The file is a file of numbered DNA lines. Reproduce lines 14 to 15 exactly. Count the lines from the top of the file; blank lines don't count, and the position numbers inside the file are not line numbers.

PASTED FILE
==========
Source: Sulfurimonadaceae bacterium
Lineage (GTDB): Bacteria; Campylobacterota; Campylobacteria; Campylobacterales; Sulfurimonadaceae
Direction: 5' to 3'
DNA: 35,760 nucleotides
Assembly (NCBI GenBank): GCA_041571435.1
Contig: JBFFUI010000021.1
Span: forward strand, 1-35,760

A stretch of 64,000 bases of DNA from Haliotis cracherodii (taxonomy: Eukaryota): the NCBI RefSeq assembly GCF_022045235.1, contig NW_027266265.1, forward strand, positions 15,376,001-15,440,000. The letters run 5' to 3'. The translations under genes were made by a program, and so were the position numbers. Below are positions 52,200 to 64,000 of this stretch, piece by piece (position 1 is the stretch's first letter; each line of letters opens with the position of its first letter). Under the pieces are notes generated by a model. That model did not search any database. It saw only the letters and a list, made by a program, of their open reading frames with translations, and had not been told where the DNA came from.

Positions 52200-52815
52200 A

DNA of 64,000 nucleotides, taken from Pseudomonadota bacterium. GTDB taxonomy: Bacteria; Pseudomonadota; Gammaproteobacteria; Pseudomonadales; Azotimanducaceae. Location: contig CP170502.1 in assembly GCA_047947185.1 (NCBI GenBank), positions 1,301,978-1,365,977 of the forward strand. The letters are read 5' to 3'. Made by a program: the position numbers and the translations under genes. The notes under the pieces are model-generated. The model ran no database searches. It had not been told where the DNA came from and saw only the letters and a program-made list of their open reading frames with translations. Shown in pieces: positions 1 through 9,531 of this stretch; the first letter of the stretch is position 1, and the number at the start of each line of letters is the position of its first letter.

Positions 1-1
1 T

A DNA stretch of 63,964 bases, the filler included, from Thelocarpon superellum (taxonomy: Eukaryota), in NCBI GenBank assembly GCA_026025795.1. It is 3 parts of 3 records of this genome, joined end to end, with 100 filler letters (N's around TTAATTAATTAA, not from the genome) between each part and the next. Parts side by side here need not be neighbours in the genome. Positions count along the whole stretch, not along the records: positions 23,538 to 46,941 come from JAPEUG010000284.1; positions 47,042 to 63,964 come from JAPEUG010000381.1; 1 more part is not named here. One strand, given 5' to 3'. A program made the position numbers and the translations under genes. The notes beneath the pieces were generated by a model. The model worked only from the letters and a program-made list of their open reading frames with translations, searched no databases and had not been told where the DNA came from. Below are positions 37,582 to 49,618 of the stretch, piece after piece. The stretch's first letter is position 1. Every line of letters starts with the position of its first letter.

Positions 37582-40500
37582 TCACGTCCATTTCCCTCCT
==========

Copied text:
A DNA stretch of 63,964 bases, the filler included, from Thelocarpon superellum (taxonomy: Eukaryota), in NCBI GenBank assembly GCA_026025795.1. It is 3 parts of 3 records of this genome, joined end to end, with 100 filler letters (N's around TTAATTAATTAA, not from the genome) between each part and the next. Parts side by side here need not be neighbours in the genome. Positions count along the whole stretch, not along the records: positions 23,538 to 46,941 come from JAPEUG010000284.1; positions 47,042 to 63,964 come from JAPEUG010000381.1; 1 more part is not named here. One strand, given 5' to 3'. A program made the position numbers and the translations under genes. The notes beneath the pieces were generated by a model. The model worked only from the letters and a program-made list of their open reading frames with translations, searched no databases and had not been told where the DNA came from. Below are positions 37,582 to 49,618 of the stretch, piece after piece. The stretch's first letter is position 1. Every line of letters starts with the position of its first letter.

Positions 37582-40500